How To Organize Your Emergency Kit And Supplies

Whether your area is prone to winter storms, tropical disturbances, fires, or floods, experts agree that every home should have an emergency kit. Each family member needs an evacuation bag as well. Assembling these necessities — whether you refer to them as emergency kits, disaster supply kits, or survival kits — helps families be prepared for any crisis caused by a disaster ranging from power outages to being stranded at home. Like insurance coverage, you hope you'll never need these things but will appreciate them if you do.

Basic emergency kits should be outfitted with enough core supplies to survive without assistance for several days, as noted on Ready provided by the U.S. Department of Homeland Security. Some resources, like The Prepared, believe planning for even longer durations, like weeks or months, is a good idea. What you include in a preparedness kit matters, but how you organize your supplies can also make a big difference in a crisis.

What to include in an emergency kit

Non-perishable food, clean water, and first aid supplies are essentials in an emergency kit. Ready-to-eat canned goods and a manual can opener are good places to start, along with individually packaged items like protein bars. The American National Red Cross suggests a three-day food supply for evacuation and enough to last two weeks at home. Water supplies at home should cover one gallon daily and per person for at least two weeks. A well-stocked first aid kit should have a variety of sterile bandages, antiseptics, gauze, adhesive tape, a rubber tourniquet, cold packs, cotton swabs, and even super glue, among other suggestions, according to the Mayo Clinic.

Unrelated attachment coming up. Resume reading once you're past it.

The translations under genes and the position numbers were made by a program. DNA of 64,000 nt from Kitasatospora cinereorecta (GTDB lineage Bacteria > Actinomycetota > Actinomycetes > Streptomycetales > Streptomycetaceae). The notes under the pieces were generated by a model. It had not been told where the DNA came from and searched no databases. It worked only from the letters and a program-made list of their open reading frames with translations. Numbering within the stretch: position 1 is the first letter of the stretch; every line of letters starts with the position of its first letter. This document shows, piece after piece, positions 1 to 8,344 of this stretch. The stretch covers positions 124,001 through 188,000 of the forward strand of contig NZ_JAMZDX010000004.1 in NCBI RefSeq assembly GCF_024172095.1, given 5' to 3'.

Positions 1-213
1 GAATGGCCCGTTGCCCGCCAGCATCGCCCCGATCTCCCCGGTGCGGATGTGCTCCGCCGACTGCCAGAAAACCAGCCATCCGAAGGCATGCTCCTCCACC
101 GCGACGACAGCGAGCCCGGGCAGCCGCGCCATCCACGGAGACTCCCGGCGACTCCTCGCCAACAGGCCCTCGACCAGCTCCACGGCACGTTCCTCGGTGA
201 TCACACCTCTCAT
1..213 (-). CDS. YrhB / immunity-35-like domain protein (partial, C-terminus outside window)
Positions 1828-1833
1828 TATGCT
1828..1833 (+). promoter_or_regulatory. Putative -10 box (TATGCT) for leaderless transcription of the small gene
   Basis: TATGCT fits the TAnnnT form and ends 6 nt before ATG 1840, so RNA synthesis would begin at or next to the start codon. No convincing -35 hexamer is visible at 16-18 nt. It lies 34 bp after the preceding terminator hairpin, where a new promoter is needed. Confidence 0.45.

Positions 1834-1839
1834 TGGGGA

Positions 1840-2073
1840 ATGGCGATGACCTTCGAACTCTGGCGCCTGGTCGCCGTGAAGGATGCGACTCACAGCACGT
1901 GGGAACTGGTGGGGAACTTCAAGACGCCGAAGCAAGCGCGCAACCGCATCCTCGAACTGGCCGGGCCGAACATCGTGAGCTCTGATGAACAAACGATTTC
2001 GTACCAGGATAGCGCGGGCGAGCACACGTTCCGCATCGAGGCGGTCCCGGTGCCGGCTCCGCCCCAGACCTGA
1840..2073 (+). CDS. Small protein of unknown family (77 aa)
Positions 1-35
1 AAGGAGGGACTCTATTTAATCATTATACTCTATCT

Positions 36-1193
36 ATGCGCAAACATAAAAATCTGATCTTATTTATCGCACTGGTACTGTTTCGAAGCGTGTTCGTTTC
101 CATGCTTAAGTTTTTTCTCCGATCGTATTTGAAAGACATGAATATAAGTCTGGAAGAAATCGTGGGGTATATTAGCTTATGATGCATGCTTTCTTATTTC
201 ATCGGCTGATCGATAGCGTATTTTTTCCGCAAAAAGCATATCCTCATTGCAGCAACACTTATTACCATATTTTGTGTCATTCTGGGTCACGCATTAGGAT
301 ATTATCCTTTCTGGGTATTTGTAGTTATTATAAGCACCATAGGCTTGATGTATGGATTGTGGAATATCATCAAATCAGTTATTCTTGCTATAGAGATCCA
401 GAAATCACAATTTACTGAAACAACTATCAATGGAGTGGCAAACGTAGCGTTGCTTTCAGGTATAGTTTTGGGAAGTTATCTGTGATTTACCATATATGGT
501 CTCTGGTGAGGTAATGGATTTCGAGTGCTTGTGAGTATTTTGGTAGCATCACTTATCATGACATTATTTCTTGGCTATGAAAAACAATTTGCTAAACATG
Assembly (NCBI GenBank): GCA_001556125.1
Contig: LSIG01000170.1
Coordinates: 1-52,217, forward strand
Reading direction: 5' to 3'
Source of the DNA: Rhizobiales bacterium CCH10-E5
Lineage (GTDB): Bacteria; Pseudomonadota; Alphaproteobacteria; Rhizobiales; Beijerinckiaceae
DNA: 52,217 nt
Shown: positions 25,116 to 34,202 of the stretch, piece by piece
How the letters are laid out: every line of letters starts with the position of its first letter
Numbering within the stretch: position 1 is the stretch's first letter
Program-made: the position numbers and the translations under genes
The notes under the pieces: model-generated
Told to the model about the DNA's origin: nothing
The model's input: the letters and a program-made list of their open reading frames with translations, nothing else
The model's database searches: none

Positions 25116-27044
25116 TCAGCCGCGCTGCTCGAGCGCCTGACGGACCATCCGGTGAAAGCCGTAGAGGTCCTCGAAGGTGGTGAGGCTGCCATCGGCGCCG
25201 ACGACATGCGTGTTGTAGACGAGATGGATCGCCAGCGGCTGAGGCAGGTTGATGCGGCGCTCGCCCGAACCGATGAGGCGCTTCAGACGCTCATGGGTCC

According to FEMA, other short-list emergency kit items include a flashlight with extra batteries to navigate in the dark and a battery-powered or hand-cranked radio to stay on top of emergency communications. Dust masks can also be helpful in times when air quality is poor, and a whistle is handy for signaling in search and rescue situations. Some other things you might not think of are local maps for navigation when cell phones don't work, a pair of pliers or a multi-tool, pet supplies, and activities for kids when the power is out, or you're forced to evacuate. 

Organizing your preparedness supplies

Keeping emergency items stowed so you can get your hands on them when a crisis occurs is just as important as having them available. It may not be possible to keep everything in one place, but having most items close together in a dry, cool, and dark area is suggested by The Dixon Pilot. Closets and pantries are both options that work well. Consider grouping items like lighting sources, communication equipment, or medical supplies in stackable plastic bins with labels. Store needed batteries or accessories with each type of item. This makes it easy to grab and go when time is of the essence and to stay on top of expiration dates where needed. After all, you don't want to wait until you need your emergency radio to discover that you don't have the right batteries. Don't forget to prep your important documents for an emergency as well.

Having a go bag packed is a good idea, too. This is especially true if you know a disaster is impending. For instance, many people threatened by fires do this hoping they don't have to evacuate but are prepared if they do. The County of Sonoma Emergency Readiness, Response and Recovery team in California suggests making one for each family member with specific items they'll need while away, ranging from necessities like medications to small toys and games for children to keep them occupied and calm while away from home.